Yes. I've heard of it. My son used to play it at The Boys Club
A carpetball table is a 12' (4m) long tray approximately 2.5' (1m) wide and 3' (1m) off of the ground. It is covered with green fabric or indoor/outdoor carpet (hence the name) and has a shallow pocket running the entire width of either end. The end pockets are deep enough for a standard pool ball and should be broad enough that most balls will drop in, but not so broad that a ball moving with great force will not ricochet off. There are no official guidelines, so tables tend to vary somewhat in dimensions.
Carpetball is played using standard pool balls. The cue ball is used similar to conventional pool. While carpetball may be played with five balls on a side, games with only three or four balls on a side are not uncommon. This generally occurs when balls have been lost.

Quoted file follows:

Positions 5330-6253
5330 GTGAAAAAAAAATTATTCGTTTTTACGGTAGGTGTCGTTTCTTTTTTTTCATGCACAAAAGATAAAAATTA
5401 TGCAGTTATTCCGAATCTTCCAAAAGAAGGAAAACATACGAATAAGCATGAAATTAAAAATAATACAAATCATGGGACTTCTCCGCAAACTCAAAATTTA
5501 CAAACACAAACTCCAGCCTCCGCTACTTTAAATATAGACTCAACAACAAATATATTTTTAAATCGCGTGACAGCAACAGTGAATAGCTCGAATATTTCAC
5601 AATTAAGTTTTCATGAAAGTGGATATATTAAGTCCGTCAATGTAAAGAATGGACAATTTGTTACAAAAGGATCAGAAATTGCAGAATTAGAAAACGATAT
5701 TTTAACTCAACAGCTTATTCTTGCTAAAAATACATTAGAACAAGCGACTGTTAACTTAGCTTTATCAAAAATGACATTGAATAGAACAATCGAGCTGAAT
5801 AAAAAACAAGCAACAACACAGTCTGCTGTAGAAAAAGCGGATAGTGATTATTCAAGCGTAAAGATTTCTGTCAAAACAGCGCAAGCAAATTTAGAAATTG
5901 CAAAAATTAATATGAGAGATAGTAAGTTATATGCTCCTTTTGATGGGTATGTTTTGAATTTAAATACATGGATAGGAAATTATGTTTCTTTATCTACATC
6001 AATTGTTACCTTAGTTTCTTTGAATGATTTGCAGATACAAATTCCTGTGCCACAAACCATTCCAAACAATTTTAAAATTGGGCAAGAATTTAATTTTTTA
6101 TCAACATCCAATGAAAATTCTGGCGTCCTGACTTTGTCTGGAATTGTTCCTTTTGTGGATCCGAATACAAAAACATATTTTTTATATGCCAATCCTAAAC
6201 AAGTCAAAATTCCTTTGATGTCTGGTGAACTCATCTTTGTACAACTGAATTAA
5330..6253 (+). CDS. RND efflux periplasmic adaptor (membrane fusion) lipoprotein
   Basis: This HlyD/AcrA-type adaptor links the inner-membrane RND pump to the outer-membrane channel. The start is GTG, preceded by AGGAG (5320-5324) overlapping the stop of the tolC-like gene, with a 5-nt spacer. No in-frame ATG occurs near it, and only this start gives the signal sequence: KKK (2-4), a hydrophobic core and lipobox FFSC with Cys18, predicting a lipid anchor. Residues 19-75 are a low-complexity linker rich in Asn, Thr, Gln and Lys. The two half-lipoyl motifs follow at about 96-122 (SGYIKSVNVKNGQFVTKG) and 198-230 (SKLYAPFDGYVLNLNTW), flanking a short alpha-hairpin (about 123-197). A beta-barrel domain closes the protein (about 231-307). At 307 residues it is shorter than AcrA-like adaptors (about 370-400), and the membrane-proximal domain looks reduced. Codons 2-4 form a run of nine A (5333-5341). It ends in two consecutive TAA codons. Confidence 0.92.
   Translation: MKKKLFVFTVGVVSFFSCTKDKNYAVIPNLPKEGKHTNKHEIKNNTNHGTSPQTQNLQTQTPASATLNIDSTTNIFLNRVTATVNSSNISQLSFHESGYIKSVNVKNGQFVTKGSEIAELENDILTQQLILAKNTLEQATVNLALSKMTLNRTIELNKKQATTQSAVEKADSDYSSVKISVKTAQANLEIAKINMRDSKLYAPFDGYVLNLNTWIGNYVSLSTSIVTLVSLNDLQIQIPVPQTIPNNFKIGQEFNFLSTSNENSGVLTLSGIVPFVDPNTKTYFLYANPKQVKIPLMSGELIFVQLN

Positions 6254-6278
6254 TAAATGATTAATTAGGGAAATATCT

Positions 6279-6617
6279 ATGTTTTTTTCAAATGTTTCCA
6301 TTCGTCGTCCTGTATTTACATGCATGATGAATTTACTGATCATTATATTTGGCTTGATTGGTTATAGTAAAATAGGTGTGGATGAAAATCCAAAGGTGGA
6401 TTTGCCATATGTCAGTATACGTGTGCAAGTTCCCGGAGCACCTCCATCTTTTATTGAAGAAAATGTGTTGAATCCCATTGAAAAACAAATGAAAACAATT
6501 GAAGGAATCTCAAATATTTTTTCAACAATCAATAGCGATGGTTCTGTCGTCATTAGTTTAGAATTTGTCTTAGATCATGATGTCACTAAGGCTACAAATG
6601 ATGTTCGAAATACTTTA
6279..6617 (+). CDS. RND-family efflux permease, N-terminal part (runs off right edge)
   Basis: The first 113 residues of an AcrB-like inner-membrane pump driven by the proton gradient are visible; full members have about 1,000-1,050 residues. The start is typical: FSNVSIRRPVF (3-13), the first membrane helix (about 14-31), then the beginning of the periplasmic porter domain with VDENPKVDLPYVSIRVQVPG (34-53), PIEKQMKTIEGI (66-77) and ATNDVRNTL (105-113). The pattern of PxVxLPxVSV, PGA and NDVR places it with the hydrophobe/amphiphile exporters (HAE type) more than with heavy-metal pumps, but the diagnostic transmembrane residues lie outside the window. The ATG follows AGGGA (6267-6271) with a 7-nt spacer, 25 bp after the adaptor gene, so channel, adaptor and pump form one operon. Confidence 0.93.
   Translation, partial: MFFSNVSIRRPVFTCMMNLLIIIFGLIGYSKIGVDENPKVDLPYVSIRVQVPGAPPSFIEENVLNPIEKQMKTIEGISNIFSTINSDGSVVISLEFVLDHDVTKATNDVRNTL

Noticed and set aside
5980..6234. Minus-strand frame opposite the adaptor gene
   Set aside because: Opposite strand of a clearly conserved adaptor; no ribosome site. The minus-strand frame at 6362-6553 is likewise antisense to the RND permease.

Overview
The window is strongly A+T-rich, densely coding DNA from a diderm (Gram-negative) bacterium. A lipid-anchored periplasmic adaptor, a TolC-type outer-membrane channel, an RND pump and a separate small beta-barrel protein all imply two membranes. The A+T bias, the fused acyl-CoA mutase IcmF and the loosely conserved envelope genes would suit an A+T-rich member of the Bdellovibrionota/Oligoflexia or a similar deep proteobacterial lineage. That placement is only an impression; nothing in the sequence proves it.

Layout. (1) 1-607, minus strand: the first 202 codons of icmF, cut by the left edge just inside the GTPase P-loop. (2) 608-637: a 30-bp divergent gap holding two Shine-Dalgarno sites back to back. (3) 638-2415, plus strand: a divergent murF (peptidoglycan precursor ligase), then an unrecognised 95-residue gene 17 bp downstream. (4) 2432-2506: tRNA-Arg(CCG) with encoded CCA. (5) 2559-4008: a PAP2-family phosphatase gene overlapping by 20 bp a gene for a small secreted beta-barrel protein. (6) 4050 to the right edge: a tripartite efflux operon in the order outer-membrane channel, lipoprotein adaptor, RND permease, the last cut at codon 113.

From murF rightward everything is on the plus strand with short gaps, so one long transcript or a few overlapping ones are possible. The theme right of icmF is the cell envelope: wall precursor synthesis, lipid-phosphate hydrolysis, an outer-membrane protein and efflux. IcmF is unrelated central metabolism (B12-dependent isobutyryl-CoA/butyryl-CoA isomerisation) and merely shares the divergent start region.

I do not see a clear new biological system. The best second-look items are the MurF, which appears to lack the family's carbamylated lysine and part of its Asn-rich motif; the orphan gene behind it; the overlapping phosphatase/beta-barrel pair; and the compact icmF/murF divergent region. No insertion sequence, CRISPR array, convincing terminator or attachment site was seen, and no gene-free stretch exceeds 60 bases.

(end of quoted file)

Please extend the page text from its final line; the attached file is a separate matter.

Balls may be arranged in any position within arm's reach of your end.
Win by knocking all of your opponent's balls into their tray.
When all a player's balls are knocked in, they get a last roll.
If a ball goes into the tray and then bounces out, it is still in play.
In the event of a tie, start over with only one ball.
add a ball with each tiebreaker.
The winner goes to the champion's end and the next challenger in line starts at the challenger's end.
if you knock any ball out of the table it gets set back up.
if you knock one of your balls into your opponent's tray it goes into your tray.
Carpetball is generally considered a safe game suitable for players of all ages. The last two rules are important for safety reasons to discourage wild throws.
Pattern of initial ball placement is the primary strategy decision in Carpetball. The two most common initial setups are 1) half of the balls on each side of your end, and 2) all balls in a row straight up the middle. There are many variations on these schemes. Since balls must be within an arm's reach of your end, this is the only part of the game where size or age may make an impact.
For good players there is also some strategy in the decision of which of the opponent's balls to target first. Depending on the opponent's board setup, it may be beneficial to disrupt one side of their pattern first.
.....and there you have it!